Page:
So we have concerns about that. We have concerns that there is no witness here and now it appears that for the rest of the week we will not be sitting to hear any evidence. We have concerns that now today for the first time we have been told that the next anticipated witness is anticipated to testify for six weeks and we do not know if that is direct examination only or what is anticipated for both direct and cross-examination. And we will point out that this next witness certainly has a great amount of evidence that has been given in other proceedings, but the Prosecution is in possession of a summary for this witness which consists of, I believe, four paragraphs. So this is a six week witness with what I believe is a four-paragraph summary.

    That could result in additional delay depending on how much new material this witness is led through in direct examination.

    In relation to this witness, DCT-172, we also are concerned why other members of the Defence team could not proof this witness in the absence due to illness of Mr Griffiths so that most of that work would have been done by the time Mr Griffiths returned. It is also our understanding that Mr Griffiths had the ability to travel to {redacted} and indeed did travel to {redacted} to proof this witness, so we don't understand why more could not have been done there. This kind of delay we suggest is unacceptable in any jurisdiction and we are concerned about it.

    Now, obviously noting our concerns does not put us in any different situation for this week, but we do believe that it would be an opportune time for your Honours, given that this is another delay which we believe is as a result of the Defence's lack of adequate planning and this delay may very well push out the ending of the Defence case - we ask your Honours once again to exercise your discretion and to enter an order stating the date upon which the Defence evidence must have been completed. We believe this is the only way to give us certainty so that other planning can be done, and we believe that giving an end date might also be an incentive to ensure more efficient planning in terms of bringing witness to The Hague.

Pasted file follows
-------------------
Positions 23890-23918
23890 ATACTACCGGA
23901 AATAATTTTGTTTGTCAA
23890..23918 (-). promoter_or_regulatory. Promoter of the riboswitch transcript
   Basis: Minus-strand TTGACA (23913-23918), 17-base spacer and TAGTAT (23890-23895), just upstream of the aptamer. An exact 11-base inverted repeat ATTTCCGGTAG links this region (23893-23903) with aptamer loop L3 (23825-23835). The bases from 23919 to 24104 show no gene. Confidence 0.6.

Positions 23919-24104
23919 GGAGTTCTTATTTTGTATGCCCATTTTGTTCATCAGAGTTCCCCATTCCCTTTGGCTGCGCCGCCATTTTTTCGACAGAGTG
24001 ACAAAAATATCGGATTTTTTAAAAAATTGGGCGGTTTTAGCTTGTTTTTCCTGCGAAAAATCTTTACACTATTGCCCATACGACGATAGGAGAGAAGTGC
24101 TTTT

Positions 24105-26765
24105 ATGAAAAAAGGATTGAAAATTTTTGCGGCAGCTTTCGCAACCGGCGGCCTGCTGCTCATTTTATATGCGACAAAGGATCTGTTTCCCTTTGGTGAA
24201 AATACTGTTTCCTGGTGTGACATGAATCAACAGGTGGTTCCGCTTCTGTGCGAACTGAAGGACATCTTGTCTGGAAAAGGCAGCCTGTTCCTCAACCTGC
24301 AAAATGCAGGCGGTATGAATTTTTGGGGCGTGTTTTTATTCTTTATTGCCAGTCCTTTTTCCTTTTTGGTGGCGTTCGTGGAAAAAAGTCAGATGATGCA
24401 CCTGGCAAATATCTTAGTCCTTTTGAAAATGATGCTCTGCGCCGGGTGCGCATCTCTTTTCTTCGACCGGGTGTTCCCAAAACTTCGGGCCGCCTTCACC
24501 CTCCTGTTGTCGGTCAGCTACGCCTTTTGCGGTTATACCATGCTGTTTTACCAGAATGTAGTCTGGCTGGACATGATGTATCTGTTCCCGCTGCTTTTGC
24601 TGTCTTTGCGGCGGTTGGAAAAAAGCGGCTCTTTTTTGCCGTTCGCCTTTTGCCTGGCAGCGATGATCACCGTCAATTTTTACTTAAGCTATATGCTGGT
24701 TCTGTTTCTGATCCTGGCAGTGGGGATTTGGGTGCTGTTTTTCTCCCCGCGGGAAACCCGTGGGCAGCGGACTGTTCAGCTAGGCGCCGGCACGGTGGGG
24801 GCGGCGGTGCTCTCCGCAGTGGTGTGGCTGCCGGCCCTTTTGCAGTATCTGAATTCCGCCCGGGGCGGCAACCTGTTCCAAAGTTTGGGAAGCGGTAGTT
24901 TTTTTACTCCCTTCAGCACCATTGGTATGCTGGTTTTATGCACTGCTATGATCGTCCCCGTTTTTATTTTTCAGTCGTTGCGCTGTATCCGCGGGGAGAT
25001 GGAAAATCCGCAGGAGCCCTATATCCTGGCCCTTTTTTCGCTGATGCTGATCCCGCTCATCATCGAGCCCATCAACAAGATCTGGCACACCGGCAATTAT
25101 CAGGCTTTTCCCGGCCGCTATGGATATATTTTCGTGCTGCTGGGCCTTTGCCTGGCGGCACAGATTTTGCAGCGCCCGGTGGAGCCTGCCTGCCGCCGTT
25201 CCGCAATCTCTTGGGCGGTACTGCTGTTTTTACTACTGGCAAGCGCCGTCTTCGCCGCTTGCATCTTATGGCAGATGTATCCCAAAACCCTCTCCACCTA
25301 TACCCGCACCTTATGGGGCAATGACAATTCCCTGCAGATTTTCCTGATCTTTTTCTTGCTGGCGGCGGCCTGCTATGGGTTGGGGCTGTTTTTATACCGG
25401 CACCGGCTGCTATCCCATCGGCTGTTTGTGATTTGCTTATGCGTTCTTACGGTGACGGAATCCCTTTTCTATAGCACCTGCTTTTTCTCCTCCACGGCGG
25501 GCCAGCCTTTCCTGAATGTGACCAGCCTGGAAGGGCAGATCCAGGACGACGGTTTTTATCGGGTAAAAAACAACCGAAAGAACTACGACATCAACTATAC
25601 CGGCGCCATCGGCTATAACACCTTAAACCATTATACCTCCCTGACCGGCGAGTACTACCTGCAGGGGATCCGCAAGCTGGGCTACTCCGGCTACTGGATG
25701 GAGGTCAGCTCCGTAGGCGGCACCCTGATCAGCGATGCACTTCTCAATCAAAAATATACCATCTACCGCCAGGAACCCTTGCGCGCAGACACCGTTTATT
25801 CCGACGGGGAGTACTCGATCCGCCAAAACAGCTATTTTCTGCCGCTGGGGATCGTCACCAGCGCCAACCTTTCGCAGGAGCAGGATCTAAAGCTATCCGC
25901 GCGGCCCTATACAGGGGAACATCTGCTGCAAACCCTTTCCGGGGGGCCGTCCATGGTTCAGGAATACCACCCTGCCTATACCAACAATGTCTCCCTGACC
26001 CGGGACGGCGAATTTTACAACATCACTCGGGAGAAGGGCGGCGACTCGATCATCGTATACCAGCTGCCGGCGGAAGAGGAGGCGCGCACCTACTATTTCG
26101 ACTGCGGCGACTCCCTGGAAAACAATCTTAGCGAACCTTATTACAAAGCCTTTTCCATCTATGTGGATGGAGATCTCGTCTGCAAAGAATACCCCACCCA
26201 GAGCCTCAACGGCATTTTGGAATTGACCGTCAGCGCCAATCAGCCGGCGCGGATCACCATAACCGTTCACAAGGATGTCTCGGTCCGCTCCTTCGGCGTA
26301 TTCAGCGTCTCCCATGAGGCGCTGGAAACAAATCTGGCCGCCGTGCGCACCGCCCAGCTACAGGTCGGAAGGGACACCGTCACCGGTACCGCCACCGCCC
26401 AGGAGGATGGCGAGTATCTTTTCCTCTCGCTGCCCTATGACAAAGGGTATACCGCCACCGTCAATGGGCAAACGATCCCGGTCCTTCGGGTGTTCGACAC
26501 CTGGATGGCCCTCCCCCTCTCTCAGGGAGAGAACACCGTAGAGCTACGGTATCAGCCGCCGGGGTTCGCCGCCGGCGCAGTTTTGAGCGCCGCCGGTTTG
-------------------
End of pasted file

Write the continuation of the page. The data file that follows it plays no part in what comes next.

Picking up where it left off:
The Defence has told your Honours in the past that their case would be completed by the middle of August and we would ask your Honours to set an end date for the Defence case of the middle of August. If your Honours wish to give them more time, then your Honours could set an end date giving them an additional week which would be Friday 20 August. We think that now perhaps in the present circumstance it would be appropriate for your Honours to enter such an order.

    So again we certainly are appreciative of Mr Griffiths's illness. We are very saddened that he had that illness, we are very happy to see him back, but we believe that does not detract from the lack of planning which puts us in the position which we are in now. Thank you, Madam President.

  • Mr Griffiths, do you wish to respond to some of the new requests and observations that the Prosecution has made?

  • Could I ask first of all, Madam President, that my learned friend Mr Munyard address the specific issues raised by Ms Hollis regarding the back-up witness we tried to call and then I will deal with any other issue which arises.

  • I am just wondering, some of the issues we are now discussing that regard or relate to the adjournment of proceedings are pretty important and in our view should really be for the public record. Do you have any objection if we returned to public session?

  • None whatsoever.

  • Very well. Before Mr Munyard addresses the Court, I think we will go back into public session.

  • Your Honours, we are in open session.

  • I am just again asking the Defence, we think that the comments by the Prosecution that have just been made by Ms Hollis also should be in public. Do you have any objection to that?

  • None.

  • Then, Madam Court Manager, I am going to direct that the submissions of Ms Hollis and only the submissions for Ms Hollis should be in public session.